RFR JDK-8185582, Update Zip implementation to use Cleaner, not finalizers

Peter Levart peter.levart at gmail.com
Wed Nov 1 12:04:31 UTC 2017

Hi Sherman,

On 11/01/17 00:25, Xueming Shen wrote:
> Hi Peter,
> After tried couple implementations it seems the most reasonable 
> approach is to
> use the coding pattern you suggested to move all pieces into ZSStream 
> Ref. Given
> we are already using the internal API CleanerFactory it is attractive 
> to go a little
> further to subclass PhantomCleanable directly (in which I would assume 
> we can
> save one extra object), but I think I'd better to follow the 
> "suggested" clean usage
> (to register a runnable into the cleaner) for now.
>   39 class ZStreamRef implements Runnable {
>   40
>   41     private LongConsumer end;
>   42     private volatile long address;
>   43     private final Cleanable cleanable;
>   44
>   45     ZStreamRef (Object owner, LongSupplier addr, LongConsumer end) {
>   46         this.cleanable = CleanerFactory.cleaner().register(owner, 
> this);
>   47         this.end = end;
>   48         this.address = addr.getAsLong();
>   49     }
>   50
> Similar change has been made for the ZipFile cleaner to follow the 
> same coding
> pattern. The "cleaner" is now renamed from Releaser to CleanableResource.
> http://cr.openjdk.java.net/~sherman/8185582/webrev/
> Thanks,
> Sherman

This looks mostly fine. One minor nit is that ZStreamRef.address field 
does not have to be volatile. I checked all usages of 
ZStreamRef.address() and all of them invoke it while holding a lock on 
the ZStreamRef instance. The ZStreamRef.run() which modifies the address 
is also synchronized. The other minor nit is that the following ZipFile 
imports are not needed:

import java.nio.file.Path;
import java.util.Map;
import jdk.internal.misc.JavaIORandomAccessFileAccess;
import static java.util.zip.ZipConstants.*;

(at least my IDEA colors them unused)

Cleaner is modified in this webrev (just one empty line deleted) - 
better not touch this file in this changeset

Additional nits in ZipFile:

- in lines 355, 356 you pull out two res fields into locals, but then 
not use them consistently (lines 372, 389)
- line 403 has a TAB character (is this OK?) and shows incorrectly 
indented in my editor (should I set tab stops differently?)
- line 457 - while should actually be if ?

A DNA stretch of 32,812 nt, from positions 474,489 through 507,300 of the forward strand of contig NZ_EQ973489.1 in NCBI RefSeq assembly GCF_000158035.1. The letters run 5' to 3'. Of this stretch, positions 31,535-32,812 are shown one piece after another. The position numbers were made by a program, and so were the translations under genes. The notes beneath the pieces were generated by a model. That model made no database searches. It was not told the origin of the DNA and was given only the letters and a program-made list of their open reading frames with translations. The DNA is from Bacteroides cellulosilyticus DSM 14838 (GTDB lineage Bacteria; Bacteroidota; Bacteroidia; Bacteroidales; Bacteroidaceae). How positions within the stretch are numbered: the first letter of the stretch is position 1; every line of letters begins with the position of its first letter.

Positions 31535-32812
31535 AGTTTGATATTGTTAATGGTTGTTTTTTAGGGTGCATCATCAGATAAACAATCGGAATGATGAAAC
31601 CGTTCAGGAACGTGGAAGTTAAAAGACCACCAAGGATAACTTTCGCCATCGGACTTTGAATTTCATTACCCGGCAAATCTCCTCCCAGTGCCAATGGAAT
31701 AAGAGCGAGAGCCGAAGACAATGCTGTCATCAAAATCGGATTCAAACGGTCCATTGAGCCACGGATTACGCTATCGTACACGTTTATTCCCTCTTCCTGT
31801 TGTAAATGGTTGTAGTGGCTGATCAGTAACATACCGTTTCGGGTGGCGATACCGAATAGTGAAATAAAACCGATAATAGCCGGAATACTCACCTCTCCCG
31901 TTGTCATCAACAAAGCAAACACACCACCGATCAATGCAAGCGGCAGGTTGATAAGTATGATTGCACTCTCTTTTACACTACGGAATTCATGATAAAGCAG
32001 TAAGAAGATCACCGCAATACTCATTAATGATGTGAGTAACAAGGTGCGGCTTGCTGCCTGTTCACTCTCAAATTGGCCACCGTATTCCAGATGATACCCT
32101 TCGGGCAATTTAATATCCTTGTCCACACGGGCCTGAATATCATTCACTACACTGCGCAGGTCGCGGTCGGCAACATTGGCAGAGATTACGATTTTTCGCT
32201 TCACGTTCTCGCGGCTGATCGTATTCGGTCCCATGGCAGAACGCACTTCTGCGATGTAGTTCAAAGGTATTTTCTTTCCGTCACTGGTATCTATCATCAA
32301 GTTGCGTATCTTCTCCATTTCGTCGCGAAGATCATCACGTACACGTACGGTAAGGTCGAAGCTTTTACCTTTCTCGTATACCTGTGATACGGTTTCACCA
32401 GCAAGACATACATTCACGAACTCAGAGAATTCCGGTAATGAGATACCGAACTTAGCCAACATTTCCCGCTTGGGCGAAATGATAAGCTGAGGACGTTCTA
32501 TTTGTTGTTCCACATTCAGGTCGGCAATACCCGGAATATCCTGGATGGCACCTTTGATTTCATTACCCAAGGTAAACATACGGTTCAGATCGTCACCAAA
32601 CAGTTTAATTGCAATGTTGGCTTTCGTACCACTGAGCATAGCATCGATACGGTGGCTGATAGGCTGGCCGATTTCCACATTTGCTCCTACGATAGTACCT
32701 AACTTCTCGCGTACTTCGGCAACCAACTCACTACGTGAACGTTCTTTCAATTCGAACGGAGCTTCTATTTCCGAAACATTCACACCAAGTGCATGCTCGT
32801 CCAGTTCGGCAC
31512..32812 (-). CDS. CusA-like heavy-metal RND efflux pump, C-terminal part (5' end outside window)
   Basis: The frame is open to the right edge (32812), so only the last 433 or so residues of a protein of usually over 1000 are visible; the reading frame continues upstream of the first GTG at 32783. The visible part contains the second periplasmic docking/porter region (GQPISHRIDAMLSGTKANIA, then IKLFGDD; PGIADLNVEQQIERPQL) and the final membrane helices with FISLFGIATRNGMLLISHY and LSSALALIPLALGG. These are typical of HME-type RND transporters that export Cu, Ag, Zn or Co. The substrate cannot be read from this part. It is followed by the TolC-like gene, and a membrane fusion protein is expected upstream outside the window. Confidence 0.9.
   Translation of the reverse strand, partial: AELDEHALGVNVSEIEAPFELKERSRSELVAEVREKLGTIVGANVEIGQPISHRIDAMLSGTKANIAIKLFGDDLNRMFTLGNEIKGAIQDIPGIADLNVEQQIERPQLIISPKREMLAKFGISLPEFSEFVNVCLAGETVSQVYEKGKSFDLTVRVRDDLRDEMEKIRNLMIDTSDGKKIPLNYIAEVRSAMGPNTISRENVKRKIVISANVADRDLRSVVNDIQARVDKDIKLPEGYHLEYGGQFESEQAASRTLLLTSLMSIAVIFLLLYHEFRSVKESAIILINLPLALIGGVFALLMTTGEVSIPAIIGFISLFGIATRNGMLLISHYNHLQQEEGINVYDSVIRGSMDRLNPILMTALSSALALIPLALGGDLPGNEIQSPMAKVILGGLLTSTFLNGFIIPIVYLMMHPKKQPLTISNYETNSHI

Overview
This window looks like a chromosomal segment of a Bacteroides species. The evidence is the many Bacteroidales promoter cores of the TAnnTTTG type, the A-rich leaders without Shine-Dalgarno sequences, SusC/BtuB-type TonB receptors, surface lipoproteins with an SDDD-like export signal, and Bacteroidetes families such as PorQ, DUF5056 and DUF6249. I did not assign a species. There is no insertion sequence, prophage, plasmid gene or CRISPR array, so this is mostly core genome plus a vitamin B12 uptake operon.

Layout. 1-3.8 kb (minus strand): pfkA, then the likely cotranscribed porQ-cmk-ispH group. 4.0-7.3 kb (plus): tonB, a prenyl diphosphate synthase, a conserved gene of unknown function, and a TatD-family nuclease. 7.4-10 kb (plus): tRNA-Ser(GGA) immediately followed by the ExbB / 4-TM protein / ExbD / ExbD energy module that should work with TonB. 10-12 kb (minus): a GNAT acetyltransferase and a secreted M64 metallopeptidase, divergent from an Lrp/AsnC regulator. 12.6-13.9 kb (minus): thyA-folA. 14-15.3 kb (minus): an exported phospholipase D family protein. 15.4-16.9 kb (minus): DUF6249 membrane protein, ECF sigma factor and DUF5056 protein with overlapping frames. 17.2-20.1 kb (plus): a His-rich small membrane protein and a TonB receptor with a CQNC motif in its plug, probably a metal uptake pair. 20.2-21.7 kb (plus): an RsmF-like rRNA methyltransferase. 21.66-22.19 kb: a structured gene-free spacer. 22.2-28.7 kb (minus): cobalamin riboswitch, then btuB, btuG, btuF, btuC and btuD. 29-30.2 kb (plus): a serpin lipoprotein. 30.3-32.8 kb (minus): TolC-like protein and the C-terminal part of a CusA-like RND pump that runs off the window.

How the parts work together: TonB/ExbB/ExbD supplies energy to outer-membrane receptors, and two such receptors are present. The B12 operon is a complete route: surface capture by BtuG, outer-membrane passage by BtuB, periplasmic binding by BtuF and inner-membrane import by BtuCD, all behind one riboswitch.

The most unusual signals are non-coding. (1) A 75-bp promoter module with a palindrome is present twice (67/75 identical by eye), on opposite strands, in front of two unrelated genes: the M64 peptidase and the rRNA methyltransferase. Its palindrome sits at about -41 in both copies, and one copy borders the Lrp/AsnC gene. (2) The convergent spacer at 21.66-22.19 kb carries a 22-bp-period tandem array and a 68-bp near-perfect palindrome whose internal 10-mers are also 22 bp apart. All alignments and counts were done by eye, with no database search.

- in ensureOpen() the check for res.zsrc == null can never succeed 
(CleanableResource.zsrc is a final field. If CleanableResource 
constructor fails, there's no res object and there's no ZipFile object 
either as ZipFile constructor does not do anything for this to escape 
- why don't you let IOExceptions thrown from CleanableResource.run() 
propagate out of ZipFile.close() ?

I would also rename static method Source.close(Source) to 
Source.release(Source) so it would not clash with instance method 
Source.close() which makes it ambiguous when one wants to use 
Source::close method reference (both methods apply). I would also make 
static methods Source.get() and Source.release(Source) package-private 
(currently one is public and the other is private, which needs compiler 
bridges to be invoked) and both are in a private nested class.

Inflater/Deflater/ZipFile now follow the coding pattern as suggested. 
But ZipFileInflaterInputStream still does not. It's not critical since 
failing to register cleanup which releases the inflater back into cache 
would simply mean that Inflater employs its own cleanup and ends itself.

And now another thing I would like to discuss. Why an initiative for 
using Cleaner instead of finalization()? Among drawbacks finalization 
has one of the more troubling is that the tracked referent survives the 
GC cycle that initiates its finalization reference processing pipeline, 
so the GC may reclaim the object (and referenced objects) only after the 
finalize() has finished in yet another GC round. Cleaner API separates 
the tracked object from the cleanup function and state needed to perform 
it into distinct instances. The tracked object can be reclaimed and the 
cleanup reference processing pipeline initiated in the same GC cycle. 
More heap may be reclaimed earlier.

Unless we are careful and create a cleaning function for one tracked 
object which captures (directly or indirectly) another object which 
registers its own cleaning function but we don't deal with explicit 
cleaning of the 2nd object in the 1st cleaning function.

Take for example the ZipFileInflaterInputStream's cleaning function. It 
captures the ZipFile in order to invoke ZipFile.releaseInflater instance 
method. What this means is that ZipFile will be kept reachable until all 
ZipFileInflaterInputStream's cleaning functions have fired. So we are 
back to the finalization drawback which needs at least 2 GC cycles to 
collect and clean-up what might be done in one go.

I suggest moving the getInflater() and releaseInflater() from ZipFile 
into the CleanableResource so that ZipFileInflaterInputStream's cleaning 
function captures just the CleanableResource and not the ZipFile. 
ZipFile therefore may become eligible for cleanup as soon as all opened 
input streams become eligible (but their cleaning functions need not 
have fired yet). CleanableResource.run() (the ZipFile cleaning function) 
and CleanableResource.releaseInflater() (the 
ZipFileInflaterInputStream's cleaning function) may therefore be invoked 
in arbitrary order (maybe even concurrently if one of them is explicit 
cleanup and the other is automatic), so code must be prepared for that.

I have tried to capture all above in a modified webrev (taking your last 
webrev as a base):


Regards, Peter

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